Friday, 18 September 2009

Back again!

Hi Suzy,
This blog has been much more round than barbaresi lately. I think your life has been a bit more exciting! Still, I've handed in my coursework and started catching up with the backlog now. I have a long to-do list, but there is light...

The photos of the Iraqi embassy are amazing. How on earth did you get access? Was it a private party? Its very interesting that the furniture, books and other paraphernalia are still there after so many years. Is there a lot of security around the building? Or do you think people are just wary?

Its fascinating to see buildings deteriorating slowly, becoming exposed, weathered, out-of-date. Most buildings which are in use change very frequently and their histories are quickly covered up with new layers of decoration or furnishings. This process seems to get faster and faster. I think my grandparents went through most of their lives with the same set of furniture but now most people respond to new fashions and tastes change within a few years. It is hard to find spaces and buildings that have been left alone. I think, for me, part of the appeal of going to the edge of the city for our project was to be in spaces that have been forgotten and allowed to change in slow and haphazard ways. There was also a sense of discovery in really looking at and absorbing places that are usually overlooked.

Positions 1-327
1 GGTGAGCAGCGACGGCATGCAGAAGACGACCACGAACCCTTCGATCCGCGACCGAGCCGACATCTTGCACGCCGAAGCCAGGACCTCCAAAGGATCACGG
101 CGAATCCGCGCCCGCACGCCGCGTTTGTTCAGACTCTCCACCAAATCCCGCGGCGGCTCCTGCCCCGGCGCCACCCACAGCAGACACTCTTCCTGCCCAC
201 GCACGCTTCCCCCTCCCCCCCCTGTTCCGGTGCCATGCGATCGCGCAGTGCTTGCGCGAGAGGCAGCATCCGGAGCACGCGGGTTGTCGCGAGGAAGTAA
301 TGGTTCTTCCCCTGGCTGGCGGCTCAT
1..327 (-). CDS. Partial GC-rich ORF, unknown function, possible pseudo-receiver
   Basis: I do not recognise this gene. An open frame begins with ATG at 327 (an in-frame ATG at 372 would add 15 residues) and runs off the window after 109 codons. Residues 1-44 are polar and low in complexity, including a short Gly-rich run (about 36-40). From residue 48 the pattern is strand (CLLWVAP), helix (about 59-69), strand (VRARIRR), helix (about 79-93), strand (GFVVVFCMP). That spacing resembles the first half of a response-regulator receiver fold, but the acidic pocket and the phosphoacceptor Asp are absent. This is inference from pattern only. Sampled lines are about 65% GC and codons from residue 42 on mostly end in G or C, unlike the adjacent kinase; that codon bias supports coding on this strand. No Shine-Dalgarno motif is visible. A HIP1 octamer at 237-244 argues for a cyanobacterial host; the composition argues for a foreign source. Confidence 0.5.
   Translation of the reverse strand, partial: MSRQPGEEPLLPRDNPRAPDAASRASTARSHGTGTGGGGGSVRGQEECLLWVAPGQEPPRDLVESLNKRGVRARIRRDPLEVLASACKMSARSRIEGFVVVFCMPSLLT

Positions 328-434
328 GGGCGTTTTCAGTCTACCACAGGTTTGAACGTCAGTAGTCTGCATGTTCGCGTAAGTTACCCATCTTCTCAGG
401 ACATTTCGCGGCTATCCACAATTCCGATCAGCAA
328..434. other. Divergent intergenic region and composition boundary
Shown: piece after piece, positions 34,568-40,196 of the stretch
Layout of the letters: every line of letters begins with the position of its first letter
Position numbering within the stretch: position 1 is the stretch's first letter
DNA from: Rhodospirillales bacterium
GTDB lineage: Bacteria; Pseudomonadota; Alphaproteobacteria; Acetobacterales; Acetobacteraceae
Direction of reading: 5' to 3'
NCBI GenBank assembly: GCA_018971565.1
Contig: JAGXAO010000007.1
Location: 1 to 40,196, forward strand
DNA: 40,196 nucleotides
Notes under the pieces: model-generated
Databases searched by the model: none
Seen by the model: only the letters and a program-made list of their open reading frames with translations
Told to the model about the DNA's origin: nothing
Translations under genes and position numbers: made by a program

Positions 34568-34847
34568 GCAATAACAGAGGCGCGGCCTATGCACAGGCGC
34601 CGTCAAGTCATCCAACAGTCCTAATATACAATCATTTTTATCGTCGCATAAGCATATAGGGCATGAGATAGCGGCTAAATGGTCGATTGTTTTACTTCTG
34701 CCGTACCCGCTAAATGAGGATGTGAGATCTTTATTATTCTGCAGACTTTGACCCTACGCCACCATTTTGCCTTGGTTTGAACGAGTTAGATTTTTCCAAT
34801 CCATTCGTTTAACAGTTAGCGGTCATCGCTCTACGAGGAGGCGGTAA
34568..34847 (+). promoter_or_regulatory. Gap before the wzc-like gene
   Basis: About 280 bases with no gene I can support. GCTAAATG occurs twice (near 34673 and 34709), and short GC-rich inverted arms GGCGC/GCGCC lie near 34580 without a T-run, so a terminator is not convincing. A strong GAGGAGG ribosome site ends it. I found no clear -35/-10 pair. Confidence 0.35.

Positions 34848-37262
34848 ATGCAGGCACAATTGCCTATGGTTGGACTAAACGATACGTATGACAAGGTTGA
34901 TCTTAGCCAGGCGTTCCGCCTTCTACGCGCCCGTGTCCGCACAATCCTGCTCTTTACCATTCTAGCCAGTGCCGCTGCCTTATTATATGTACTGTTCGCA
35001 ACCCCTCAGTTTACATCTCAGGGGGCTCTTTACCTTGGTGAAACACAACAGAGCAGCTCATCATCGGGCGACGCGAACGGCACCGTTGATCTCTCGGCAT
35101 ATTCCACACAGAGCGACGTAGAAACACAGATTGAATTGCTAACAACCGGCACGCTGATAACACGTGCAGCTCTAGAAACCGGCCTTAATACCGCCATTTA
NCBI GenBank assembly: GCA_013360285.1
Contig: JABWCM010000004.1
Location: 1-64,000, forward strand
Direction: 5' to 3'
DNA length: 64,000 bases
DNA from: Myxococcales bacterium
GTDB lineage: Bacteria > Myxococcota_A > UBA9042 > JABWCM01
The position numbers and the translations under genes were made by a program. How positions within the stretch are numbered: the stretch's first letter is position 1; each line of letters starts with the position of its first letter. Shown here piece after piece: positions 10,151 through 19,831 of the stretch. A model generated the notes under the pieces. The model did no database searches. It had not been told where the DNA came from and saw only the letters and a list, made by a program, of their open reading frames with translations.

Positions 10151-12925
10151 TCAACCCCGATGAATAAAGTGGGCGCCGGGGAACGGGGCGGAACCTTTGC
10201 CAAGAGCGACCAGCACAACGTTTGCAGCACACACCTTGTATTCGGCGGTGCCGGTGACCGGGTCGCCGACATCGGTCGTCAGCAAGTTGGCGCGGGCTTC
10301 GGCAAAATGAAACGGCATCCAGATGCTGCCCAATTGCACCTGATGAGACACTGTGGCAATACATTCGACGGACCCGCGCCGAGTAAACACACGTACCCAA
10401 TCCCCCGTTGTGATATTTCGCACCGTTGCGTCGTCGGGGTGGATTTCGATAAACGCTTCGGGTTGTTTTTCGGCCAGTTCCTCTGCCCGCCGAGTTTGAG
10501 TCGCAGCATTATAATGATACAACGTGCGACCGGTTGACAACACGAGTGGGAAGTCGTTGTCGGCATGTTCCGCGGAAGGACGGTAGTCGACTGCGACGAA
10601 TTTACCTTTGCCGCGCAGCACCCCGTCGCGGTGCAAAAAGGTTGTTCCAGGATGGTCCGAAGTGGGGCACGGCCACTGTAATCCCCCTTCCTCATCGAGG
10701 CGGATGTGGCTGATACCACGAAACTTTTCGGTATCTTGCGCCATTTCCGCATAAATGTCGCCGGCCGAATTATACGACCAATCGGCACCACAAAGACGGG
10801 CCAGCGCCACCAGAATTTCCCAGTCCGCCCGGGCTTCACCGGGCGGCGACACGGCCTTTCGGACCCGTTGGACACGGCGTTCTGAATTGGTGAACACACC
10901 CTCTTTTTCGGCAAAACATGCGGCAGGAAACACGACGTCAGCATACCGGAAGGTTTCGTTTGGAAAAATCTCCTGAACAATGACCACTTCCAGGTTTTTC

Tuesday, 15 September 2009

DDR Iraqi Embassy

Hi Rachel,

Back in London now and catching up with stuff. Would like to tell you about our visit to a party at the old DDR Iraqi Embassy, before I forget. It is derelict but in a surprisingly good state considering it has been abandoned for 20 years. Both administrations were in free fall. DDR from the unification and then Iraq from the 1st gulf war in the early 90's. Due to a one-off agreement between the two socialist states this site in Pankow will be forever Iraqi. Apparently the German police can not enter it without Iraqi permission.

The building looks 60's with clean-line modernism. The grounds are an overgrown forest with trees popping up through the gates. Inside were lots of decaying 60's and 70's furniture, with some hints at more sinister uses like matted thick fibres presumably for soundproofing spilling out of a door, and an old manual typewriter with extensions on the keys that looked like they were for typing in code.

Everywhere were images and books celebrating Saddam Hussein. Matt picked up one with pictures of his family on a seaside holiday. There were piles and plies of books. It looks like it was left in a hurry just as it was with no-one packing up any of the documents. Thinking about our theme while looking at Thamesmead of how 60's and 70's architecture grows old, I guess the reasons for neglect or careful upkeep are crucial part of how they are in the present. This is a pretty dramatic example.